In criminal law, society in the form of a government brings an action against an individual for wrongful conduct. The purpose of a criminal action is punishment or societal retribution against those who have violated laws. In civil law, one party sues another for monetary damages or some other form of noncriminal relief. The purpose behind most civil law actions is compensation.
An individual’s liberty is at stake in a criminal action brought by a government. In civil law, one party sues another, seeking not confinement but usually monetary damages. For example, State v. Hudson is a hypothetical criminal case where the state brings criminal charges against Hudson. Jones v. Hudson is a hypothetical civil case in which the party named Jones sues the party named Hudson. Criminal law cases are governed by rules of criminal procedure, while civil law cases are governed by the rules of civil procedure.
Perhaps the most important difference between criminal and civil law concerns the different burdens of proof. In a criminal case the prosecution has to prove that the defendant committed the crime beyond a reasonable doubt a very high standard. In a civil case the normal standard is simply preponderance of the evidence, which means more likely than not.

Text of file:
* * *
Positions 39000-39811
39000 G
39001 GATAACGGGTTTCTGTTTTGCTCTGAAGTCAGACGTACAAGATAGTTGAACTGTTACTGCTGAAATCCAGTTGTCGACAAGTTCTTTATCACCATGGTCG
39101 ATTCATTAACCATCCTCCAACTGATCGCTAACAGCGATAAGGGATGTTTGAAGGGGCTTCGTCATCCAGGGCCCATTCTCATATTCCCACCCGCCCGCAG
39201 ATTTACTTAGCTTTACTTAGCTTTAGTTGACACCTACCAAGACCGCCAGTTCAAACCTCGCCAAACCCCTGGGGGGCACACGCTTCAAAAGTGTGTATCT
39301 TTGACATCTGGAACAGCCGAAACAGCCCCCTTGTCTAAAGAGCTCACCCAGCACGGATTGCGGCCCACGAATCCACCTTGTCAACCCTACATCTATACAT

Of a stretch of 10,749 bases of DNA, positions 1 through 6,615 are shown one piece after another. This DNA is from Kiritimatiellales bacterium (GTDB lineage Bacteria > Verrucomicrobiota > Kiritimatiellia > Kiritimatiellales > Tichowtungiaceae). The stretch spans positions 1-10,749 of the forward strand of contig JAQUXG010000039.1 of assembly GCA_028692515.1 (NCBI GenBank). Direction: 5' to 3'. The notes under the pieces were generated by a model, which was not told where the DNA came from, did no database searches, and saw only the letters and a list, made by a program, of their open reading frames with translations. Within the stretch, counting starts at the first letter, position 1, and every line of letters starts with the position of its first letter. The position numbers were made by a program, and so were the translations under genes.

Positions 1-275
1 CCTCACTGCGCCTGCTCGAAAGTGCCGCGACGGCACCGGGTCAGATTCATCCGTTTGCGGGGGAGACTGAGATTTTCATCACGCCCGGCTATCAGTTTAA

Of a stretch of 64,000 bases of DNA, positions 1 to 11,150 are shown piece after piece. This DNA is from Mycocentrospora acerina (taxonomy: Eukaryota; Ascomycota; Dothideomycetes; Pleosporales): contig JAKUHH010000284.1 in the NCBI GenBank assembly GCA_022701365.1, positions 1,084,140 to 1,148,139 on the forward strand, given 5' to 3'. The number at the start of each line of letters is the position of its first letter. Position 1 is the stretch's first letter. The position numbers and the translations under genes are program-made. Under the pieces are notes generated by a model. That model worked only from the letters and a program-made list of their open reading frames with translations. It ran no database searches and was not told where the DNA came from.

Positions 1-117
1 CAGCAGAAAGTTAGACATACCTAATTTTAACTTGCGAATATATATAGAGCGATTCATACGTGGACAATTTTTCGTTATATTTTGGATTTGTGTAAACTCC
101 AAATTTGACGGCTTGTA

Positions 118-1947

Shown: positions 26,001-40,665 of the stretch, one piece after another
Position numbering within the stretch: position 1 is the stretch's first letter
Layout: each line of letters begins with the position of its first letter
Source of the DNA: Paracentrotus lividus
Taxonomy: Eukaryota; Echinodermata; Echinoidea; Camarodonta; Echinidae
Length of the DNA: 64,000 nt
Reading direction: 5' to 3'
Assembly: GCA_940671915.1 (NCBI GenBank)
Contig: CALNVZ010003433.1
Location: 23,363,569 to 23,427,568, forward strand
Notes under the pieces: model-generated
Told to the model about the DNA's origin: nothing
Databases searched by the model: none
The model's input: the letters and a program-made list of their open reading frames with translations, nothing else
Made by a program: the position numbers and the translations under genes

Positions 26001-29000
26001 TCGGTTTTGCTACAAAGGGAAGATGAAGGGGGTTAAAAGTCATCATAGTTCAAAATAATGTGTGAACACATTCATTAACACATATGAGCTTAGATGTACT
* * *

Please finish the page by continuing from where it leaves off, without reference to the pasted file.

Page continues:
- What is a crime?
- Why is legal language sometimes hard to understand?
- If a party loses, what are his or her legal options?
- What are closing arguments
- What are jury instructions?
- What are briefs?
- What are expert witnesses?
- What happens during a trial?
- Are there any limitations on peremptory challenges?
- Are there other limits on who can be dismissed and not selected as jurors?
- Can attorneys challenge certain jurors?
- What happens at the trial process?
- What is a pre-trial conference?
- What are the rules of civil procedure?
- What is summary judgment?
- What happens if a party will not respond to discovery requests?
- What are the common tools of discovery?
- What happens after a plaintiff files a complaint and a defendant files the answer?
- What types of relief do plaintiffs seek?
- What is the document called that starts a lawsuit?